Humoral immunity during primate lentivirus infection : evaluation of B cell apoptosis and engineering of virus specific antibodies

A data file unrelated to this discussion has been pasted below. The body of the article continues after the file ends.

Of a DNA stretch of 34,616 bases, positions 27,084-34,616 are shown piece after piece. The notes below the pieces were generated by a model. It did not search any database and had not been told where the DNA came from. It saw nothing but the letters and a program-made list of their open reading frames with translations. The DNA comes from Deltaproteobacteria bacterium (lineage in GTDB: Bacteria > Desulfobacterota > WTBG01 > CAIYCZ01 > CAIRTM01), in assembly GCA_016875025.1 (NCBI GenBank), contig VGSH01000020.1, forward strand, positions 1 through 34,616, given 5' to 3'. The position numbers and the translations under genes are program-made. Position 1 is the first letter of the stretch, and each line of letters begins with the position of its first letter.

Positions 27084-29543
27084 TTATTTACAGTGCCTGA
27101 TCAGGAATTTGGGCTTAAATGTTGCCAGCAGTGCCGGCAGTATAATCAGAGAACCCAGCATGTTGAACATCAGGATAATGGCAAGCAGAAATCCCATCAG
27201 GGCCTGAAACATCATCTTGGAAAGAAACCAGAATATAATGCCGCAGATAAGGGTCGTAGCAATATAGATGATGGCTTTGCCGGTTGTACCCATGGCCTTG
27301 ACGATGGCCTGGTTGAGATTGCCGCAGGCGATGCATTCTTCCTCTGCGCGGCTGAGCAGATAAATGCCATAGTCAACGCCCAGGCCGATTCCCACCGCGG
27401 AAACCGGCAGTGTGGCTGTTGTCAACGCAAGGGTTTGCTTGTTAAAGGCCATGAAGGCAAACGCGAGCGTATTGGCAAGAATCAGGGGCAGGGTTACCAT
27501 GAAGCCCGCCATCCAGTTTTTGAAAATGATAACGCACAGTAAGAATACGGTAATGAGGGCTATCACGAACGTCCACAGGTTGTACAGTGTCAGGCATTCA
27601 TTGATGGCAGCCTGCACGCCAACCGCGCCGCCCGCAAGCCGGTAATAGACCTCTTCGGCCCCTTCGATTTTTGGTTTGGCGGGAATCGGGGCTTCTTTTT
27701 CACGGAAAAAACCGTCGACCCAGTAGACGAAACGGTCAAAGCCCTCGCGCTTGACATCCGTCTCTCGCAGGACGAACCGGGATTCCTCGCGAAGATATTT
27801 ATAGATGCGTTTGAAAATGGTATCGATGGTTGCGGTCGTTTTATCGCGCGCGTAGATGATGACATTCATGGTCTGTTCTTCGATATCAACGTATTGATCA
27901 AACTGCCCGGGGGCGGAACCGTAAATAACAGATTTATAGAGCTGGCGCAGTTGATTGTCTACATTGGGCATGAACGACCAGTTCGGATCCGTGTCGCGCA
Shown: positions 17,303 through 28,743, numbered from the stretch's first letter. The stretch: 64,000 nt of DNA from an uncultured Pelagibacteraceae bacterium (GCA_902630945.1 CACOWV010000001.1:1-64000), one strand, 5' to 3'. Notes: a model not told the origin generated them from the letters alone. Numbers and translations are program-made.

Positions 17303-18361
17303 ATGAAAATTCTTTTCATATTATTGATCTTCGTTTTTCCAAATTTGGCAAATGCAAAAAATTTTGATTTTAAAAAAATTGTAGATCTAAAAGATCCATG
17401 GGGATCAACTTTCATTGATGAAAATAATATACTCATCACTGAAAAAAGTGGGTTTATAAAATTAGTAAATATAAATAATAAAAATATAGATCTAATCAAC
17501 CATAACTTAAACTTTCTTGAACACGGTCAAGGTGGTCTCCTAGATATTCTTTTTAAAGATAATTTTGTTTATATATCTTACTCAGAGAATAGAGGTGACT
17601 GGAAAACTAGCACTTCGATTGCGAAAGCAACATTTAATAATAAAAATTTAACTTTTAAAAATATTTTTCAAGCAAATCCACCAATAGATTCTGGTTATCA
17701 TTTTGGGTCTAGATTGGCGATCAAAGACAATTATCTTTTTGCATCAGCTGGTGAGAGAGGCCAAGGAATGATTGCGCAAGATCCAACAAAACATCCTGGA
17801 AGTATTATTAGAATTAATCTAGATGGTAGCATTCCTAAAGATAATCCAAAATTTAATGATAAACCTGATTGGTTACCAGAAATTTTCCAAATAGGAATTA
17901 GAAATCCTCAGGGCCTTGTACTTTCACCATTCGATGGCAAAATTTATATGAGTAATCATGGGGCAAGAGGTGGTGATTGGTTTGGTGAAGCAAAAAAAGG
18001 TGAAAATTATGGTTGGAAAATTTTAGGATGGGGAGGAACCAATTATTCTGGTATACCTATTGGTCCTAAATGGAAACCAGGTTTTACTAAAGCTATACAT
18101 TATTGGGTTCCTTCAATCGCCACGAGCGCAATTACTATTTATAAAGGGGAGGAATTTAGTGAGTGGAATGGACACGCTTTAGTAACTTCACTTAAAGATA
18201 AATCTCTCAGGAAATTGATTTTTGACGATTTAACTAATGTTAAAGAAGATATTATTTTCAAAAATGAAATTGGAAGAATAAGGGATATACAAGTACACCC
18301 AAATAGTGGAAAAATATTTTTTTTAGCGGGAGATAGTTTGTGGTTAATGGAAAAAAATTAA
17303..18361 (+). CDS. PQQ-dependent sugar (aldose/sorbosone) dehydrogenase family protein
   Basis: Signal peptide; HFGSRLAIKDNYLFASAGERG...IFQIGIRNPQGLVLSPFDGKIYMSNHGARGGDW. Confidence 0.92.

Abstract: The focus of this project was to evaluate the contribution of the humoral immunity in controlling infection with primate lentiviruses - an area which has implications both for vaccine design as well as for understanding of the pathogenesis of the disease. The first goal was to generate efficient neutralizing reagents which could be used for passive immunotherapy trials, preferably in the macaque system, and to investigate if peptide immunogens could elicit such antibodies. The second approach was to investigate neutralizing responses in vivo in relation to disease development and contribution of apoptotic cell death in the pathogenic prccess. In order to identify antigenic regions in the envelope glycoproteins of SIVsm thirty-eight peptides representing selected parts of the envelope were synthesized and used in site-directed ELISA with sera from experimentally infected macaques. Four antibody-binding regions were identified, corresponding to the second variable region (V2; aa 170-196), the region homologous to V3 in HIV-I (aa 313-346), the carboxy terminus of gp 120 (aa 514-537) and the amino terminus of the transmembrane protein (aa 608-638). Serum reactivity to the V2 region was higher in long-term surviving monkeys than in animals with an early development of simian AIDS. Synthetic peptides did not, however, elicit virus neutralizing antibodies in immunized guinea-pigs. To further investigate if peptides can structurally mimic the epitope of an antibody, random peptide libraries displayed on filamentous phage were used to identify ligands of an HIV-I neutralizing monoclonal antibody. Two libraries, consisting of 9 mer and 15-mer peptides constrained by flanking cysteines, were used. Both the known binding motif, -GPGRA-, and an unrelated motif, -FRLLG-, were isolated and were shown to elicit virus neutralizing antibodies in vivo. SIV specific antibodies with neutralizing activity were cloned from a combinatorial antibody library. Functional Fab were expressed as chimeric macaque/human antibody molecules. Twelve chimeric clones reacting with the SIV envelope were isolated. Six of these clones showed a pronounced neutralizing activity against SIVsm with effects at concentrations of 0.01-0.1 ug/ml. To solve the problem of low expression levels of recombinant Fab fragments in E. coli, a mammalian expression system was used for three HIV-l specific Fab clones. Antibody fragments expressed in mammalian cells showed increased virus neutralizing activity compared to the same Fab clones expressed in E. coli, underlining the inefficiency of procaryotic expression. No difference in HIV-l neutralizing capacity was detected between monovalent (Fab) and divalent (whole antibody) reagents expressed in CHO cells. Thus, according to these data, bivalency does not always confer improved neutralization efficacy. Apoptosis was investigated in CD4+ T cells and CD19+ B cells from HIV-l infected individuals and related to disease progression and the quality of the humoral immunity. B cells from HIV-l infected individuals were shown to be primed for apoptosis when cultured in vitro. Apoptosis in both cell types were inversely correlated with CD4 cell counts. Staining for cell surface markers demonstrated increased expression of Fas on T cells and Fas ligand on B cells from HIV-l infected individuals. To further investigate the relationship between apoptosis and disease development apoptosis was evaluated in HIV-l infected individuals with varying disease courses. Enhanced apoptosis in CD4+ T cells were observed in progressors whereas slow progressors had normal levels of apoptosis. Elevated levels of apoptosis in B cells were demonstrated in both progressors and slow progressors. Apoptosis in CD4+ T cells and CD19+ B cells correlated with viral load in plasma. Furthermore, low titers of neutralizing antibodies against primary HIV-I isolates were associated with higher levels of apoptosis in B cells. ISBN 91-628-2364-7

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